When it comes to enlivening an evening meal, few cuisines pack quite as much punch as the culinary traditions of Spain, Morocco and the Muslim Mediterranean.
Husband and wife team Sam and Sam Clark, authors of the popular Moro cookbook range, are living proof that you don’t need a hot climate to enjoy this fabulous food.
From colourful, crunchy salads zinging with fresh, tart flavours to Lebanese bread dishes laced with subtle sweet and sour notes, their simple recipes wake up the tastebuds.
Here are two of their very moreish recipes to try...
Feta salad with spinach, crispbread, sumac and pinenuts (Serves 4)
500g young, tender spinach
200g feta cheese, crumbled
sprinkle of fresh oregano or marjoram leaves
75g pinenuts, very lightly toasted
For the crispbread:
2 pitta breads
For the dressing:
1/2 garlic clove, crushed to a paste with salt
1tbsp red wine vinegar
4tbsp extra-virgin olive oil
Sea salt and black pepper
To make the crispbread, preheat the oven to 180C/Gas 4. Melt the butter, and as it’s melting, carefully split the pitta in half lengthways and brush the butter on both sides.
Place the pitta halves on a rack in the middle of the oven. Bake for 10 to 15 minutes or until golden brown. Remove and cool.
For the dressing, whisk all the ingredients together and taste for seasoning.
To assemble the salad, put the spinach, roughly broken crispbread, half the feta, the oregano or marjoram and pinenuts in a large mixing bowl. Pour on most of the dressing and give everything a good toss. Serve with the remaining feta and dressing on top.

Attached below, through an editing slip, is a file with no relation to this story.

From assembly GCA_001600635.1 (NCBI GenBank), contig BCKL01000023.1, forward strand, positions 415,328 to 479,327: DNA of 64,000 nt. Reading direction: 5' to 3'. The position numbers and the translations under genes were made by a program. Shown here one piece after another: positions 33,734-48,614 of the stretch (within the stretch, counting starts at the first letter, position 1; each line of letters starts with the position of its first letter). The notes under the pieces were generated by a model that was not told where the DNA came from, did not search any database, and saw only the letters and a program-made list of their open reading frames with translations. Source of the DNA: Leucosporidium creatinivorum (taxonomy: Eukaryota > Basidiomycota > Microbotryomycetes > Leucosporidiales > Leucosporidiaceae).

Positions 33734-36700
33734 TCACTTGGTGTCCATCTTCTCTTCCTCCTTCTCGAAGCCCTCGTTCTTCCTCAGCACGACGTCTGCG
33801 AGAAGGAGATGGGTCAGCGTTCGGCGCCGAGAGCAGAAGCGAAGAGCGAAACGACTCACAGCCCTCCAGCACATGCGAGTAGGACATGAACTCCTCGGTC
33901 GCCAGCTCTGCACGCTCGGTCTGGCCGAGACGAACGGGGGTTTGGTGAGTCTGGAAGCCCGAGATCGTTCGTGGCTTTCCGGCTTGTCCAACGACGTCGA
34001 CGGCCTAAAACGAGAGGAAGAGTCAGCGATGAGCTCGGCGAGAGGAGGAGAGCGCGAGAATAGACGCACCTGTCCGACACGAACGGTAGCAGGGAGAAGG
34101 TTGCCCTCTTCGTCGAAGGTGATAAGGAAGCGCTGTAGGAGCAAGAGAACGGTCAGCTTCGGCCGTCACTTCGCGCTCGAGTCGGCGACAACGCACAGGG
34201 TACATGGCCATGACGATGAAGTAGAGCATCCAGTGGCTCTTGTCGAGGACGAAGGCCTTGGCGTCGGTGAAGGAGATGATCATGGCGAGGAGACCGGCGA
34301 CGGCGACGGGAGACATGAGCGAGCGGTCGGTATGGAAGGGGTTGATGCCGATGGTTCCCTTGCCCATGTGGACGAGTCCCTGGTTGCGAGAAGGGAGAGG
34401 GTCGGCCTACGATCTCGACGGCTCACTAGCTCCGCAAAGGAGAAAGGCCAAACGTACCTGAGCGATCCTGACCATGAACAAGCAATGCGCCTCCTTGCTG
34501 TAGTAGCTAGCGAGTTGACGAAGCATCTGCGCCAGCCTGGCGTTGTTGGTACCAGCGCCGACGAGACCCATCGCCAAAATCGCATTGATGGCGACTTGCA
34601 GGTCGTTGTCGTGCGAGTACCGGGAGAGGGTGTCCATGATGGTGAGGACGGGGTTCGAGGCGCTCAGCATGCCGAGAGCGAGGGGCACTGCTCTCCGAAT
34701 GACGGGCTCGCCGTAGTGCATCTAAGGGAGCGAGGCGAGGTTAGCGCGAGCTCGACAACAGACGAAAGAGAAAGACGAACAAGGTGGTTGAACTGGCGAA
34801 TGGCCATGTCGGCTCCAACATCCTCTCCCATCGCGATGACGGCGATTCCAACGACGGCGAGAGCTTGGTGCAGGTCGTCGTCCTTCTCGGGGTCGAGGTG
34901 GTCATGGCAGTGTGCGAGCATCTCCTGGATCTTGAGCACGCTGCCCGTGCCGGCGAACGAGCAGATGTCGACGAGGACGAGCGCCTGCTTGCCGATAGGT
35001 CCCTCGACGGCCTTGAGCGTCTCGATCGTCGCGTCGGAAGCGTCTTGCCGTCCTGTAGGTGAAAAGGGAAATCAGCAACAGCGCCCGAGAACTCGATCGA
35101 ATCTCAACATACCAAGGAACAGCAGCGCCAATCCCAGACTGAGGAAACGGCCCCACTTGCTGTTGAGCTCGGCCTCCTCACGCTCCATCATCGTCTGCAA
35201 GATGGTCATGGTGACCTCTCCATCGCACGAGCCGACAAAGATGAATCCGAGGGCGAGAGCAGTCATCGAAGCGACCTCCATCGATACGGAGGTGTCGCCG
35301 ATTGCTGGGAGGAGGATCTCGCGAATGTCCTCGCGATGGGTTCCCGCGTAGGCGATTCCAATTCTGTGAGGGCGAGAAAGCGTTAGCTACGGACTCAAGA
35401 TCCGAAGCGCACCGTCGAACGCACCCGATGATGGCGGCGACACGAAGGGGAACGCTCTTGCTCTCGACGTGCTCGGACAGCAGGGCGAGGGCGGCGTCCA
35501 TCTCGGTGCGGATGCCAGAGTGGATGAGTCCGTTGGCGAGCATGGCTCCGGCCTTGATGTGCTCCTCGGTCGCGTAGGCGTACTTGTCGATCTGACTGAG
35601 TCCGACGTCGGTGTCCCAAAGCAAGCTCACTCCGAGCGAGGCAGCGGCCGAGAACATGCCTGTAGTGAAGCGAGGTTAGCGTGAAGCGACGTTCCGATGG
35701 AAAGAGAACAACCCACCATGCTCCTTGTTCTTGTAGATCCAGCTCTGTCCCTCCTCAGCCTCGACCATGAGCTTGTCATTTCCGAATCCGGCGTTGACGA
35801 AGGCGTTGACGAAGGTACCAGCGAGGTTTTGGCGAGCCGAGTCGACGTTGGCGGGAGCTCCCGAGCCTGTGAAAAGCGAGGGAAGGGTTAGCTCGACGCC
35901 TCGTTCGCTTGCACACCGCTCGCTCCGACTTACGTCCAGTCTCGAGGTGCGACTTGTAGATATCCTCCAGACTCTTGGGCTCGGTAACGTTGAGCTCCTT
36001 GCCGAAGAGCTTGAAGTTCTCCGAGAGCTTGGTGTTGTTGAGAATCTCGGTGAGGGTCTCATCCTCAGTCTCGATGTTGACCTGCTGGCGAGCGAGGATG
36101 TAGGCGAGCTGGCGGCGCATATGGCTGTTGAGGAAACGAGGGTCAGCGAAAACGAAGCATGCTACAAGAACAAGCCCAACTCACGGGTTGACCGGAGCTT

Thick gazpacho (Serves 4)
2 garlic cloves
1kg sweet, ripe tomatoes, halved
100g white bread, crusts removed, roughly crumbled
10tbsp extra-virgin olive oil
2tbsp good quality sweet red wine vinegar or sherry vinegar
A pinch of caster sugar (optional)
Sea salt and black pepper
1 hard-boiled egg, finely chopped
3tbsp Serrano ham, finely chopped
Crush the garlic in a mortar with a good pinch of salt until you have a smooth paste. Using an electric handheld blender or food processor, puree the tomatoes and bread until completely smooth. If there are many seeds, strain through a sieve. Then, with the machine still running, add the garlic and slowly pour in the olive oil. When the oil has combined, transfer the mixture to a large bowl and add the vinegar, salt and pepper to taste, and also a pinch of sugar if the tomatoes are not particularly sweet.
The consistency of the soup should be like apple puree. Add some water if necessary. Place the bowl in the fridge for two hours to chill.
Just before serving, check the seasoning once more, then ladle the soup into four bowls and sprinkle the chopped egg and ham on top.
· Moro: The Cookbook, Casa Moro and Moro East are published in new paperback editions by Ebury Press,